The Cardinals start their next uphill drive from the 20. And it might be their best drive of the game. On the third play from scrimmage, after an incomplete pass and a 14 yard pass to Ben Coates, Garcia manages to shrug off a sack, escape from the collapsing pocket, and nail a 27 yard pass to Cris Carter, putting the Cardinals on the 39-yard-line. Another pass on the next play nets them 16 more yards, and just like that, they’re inside the red zone. But the Vandals turn the pressure up even more, and force the Cardinals onto 4th and 4 at the 17.

Once again, the Cardinals line up to go for it on 4th down, but the Vandals plan to be ready for them this time.

They aren’t. Facing down the oncoming blitz, Garcia manages to snap the ball off to Carter for a touchdown. Again, the Cardinals go for the two point conversion. This time, they fail. The score is 56-47.

The Vandals line up for another flying drive starting from the 21. They quickly move up the field, only to come to a screeching halt near the 50-yard-line. Looking at 4th and 7 on the Cardinals’ 44, the Vandals punt.

The Cardinals have even less success, as the Vandals’ defense succeeds in holding them at the 20-yard-line. Left with little other choice, on 4th and 4 they too punt.

The Vandals get the ball back at the Cardinals’ 49. With 7 and a half minutes left in the game, the Vandals shift tactics to start trying to run out the clock, switching from the pass heavy flying offense to a rushing drive. They fail to move the ball up the field, but they do burn 2 minutes off the block before punting it back into the Cardinals’ backfield.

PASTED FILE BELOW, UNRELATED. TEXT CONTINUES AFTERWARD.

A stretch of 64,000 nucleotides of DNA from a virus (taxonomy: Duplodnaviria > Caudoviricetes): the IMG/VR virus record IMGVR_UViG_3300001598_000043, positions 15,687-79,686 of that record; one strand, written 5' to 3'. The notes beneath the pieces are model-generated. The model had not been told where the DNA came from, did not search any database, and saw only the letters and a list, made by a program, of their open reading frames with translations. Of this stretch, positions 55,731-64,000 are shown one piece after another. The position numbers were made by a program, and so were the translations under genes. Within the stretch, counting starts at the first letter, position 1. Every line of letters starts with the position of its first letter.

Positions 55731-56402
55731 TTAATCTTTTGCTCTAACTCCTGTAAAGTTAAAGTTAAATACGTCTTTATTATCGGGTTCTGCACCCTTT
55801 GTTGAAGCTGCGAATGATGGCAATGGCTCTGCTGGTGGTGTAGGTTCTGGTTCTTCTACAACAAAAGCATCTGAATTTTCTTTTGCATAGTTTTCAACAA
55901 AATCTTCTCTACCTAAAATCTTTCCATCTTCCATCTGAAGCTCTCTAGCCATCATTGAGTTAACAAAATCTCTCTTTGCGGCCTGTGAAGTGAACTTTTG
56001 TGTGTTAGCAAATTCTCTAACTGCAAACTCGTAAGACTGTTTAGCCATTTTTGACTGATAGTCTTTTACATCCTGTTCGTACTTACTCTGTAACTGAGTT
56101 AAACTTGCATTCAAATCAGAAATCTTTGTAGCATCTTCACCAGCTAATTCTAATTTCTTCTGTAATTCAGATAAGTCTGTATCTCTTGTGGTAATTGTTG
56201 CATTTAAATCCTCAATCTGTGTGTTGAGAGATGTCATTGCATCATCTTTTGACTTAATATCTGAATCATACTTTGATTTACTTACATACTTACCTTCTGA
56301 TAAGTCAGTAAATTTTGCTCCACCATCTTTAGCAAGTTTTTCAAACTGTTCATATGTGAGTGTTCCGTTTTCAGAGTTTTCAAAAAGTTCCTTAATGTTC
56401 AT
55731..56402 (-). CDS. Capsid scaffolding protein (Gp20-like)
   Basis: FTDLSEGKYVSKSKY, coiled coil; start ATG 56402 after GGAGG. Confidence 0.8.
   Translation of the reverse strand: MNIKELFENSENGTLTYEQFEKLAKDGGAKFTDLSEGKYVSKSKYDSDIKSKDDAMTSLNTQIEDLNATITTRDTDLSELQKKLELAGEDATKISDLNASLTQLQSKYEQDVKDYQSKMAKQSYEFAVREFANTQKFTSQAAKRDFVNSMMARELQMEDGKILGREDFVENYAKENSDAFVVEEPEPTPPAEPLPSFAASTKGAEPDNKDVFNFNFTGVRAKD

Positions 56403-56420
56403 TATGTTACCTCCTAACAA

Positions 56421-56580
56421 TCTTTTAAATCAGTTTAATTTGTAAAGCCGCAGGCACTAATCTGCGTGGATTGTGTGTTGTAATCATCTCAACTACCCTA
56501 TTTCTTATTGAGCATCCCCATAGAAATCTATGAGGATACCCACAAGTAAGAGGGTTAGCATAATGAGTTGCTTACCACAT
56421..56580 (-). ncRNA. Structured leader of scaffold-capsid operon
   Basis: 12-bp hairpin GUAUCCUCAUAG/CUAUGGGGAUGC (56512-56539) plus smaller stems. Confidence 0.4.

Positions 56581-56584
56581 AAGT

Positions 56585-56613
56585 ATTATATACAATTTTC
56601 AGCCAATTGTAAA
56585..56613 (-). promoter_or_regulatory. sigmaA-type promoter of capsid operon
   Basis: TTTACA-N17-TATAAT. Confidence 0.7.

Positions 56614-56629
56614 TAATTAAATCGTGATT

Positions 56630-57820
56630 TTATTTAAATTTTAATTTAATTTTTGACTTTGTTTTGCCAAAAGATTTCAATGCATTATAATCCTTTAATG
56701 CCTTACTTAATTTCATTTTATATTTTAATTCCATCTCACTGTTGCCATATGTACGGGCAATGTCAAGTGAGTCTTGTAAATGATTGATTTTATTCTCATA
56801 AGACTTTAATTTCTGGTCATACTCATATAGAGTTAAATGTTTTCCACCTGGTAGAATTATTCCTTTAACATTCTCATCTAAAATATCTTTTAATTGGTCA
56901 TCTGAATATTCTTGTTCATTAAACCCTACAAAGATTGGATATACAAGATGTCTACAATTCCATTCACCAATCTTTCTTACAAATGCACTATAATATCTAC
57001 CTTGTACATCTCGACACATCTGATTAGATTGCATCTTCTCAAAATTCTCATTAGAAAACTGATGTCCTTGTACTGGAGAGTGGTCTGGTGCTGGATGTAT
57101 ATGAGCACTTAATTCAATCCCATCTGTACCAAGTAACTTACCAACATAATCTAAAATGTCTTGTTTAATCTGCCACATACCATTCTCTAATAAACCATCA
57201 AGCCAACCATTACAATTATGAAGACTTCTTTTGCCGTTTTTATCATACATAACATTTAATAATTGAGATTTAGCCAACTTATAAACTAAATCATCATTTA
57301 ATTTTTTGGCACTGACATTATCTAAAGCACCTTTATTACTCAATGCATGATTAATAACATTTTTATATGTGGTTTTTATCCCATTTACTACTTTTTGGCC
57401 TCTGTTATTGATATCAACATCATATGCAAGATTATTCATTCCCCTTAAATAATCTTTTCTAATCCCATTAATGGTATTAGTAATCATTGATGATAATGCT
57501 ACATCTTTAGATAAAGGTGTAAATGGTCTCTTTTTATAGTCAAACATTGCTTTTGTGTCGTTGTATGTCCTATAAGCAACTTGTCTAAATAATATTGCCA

With 5 and a half minutes left, the Cardinals start another drive from the 18-yard-line.

They creep down the field in short spurts. The Vandals make them fight for every inch of it, knowing that they only have to play for time. It takes six plays and a minute and a half for the Cardinals to get back into field goal range. The Vandals fight even harder, stopping the Cardinals at the 11-yard-line. On 4th and 2, they decide to go for a field goal. It’s good, and the score moves up to 56-50. The time left on the clock is 3:46.

With 3 and a half minutes left in the game after receiving the kickoff, Hugh Mann orders the Vandals to stall for as much time as possible. He tells them to take a safety if they have to, as long as it keeps the clock running.

It won’t be necessary. The Vandals manage to move the ball up for another 1st down, and with 2:40 left, the Cardinals won’t be able to stop them from running out the clock.

The Cardinals start using their timeouts. But the Vandals get another first down, and with 1:53 left on the clock, the Cardinals only have one timeout left.

After a series of short running drives, only 15 seconds remain on the clock. The Vandals lineup one last time, so that Peyton can take a knee.

The game ends, 56-50. The Las Vegas Vandals have won a football game for the very first time.